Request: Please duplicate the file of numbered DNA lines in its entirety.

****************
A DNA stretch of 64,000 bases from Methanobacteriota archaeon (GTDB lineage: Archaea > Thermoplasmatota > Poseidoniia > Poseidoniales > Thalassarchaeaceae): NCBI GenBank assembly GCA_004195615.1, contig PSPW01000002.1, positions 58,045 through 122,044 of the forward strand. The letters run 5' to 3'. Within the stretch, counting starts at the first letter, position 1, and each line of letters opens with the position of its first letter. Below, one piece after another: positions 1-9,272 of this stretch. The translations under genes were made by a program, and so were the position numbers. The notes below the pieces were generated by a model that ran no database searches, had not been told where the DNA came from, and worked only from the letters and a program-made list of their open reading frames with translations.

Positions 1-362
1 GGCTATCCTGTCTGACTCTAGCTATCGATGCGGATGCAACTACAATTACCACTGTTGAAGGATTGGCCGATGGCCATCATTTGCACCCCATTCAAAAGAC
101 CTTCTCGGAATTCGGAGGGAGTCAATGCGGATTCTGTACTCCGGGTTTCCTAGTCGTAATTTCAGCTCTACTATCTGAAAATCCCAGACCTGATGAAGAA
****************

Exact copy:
A DNA stretch of 64,000 bases from Methanobacteriota archaeon (GTDB lineage: Archaea > Thermoplasmatota > Poseidoniia > Poseidoniales > Thalassarchaeaceae): NCBI GenBank assembly GCA_004195615.1, contig PSPW01000002.1, positions 58,045 through 122,044 of the forward strand. The letters run 5' to 3'. Within the stretch, counting starts at the first letter, position 1, and each line of letters opens with the position of its first letter. Below, one piece after another: positions 1-9,272 of this stretch. The translations under genes were made by a program, and so were the position numbers. The notes below the pieces were generated by a model that ran no database searches, had not been told where the DNA came from, and worked only from the letters and a program-made list of their open reading frames with translations.

Positions 1-362
1 GGCTATCCTGTCTGACTCTAGCTATCGATGCGGATGCAACTACAATTACCACTGTTGAAGGATTGGCCGATGGCCATCATTTGCACCCCATTCAAAAGAC
101 CTTCTCGGAATTCGGAGGGAGTCAATGCGGATTCTGTACTCCGGGTTTCCTAGTCGTAATTTCAGCTCTACTATCTGAAAATCCCAGACCTGATGAAGAA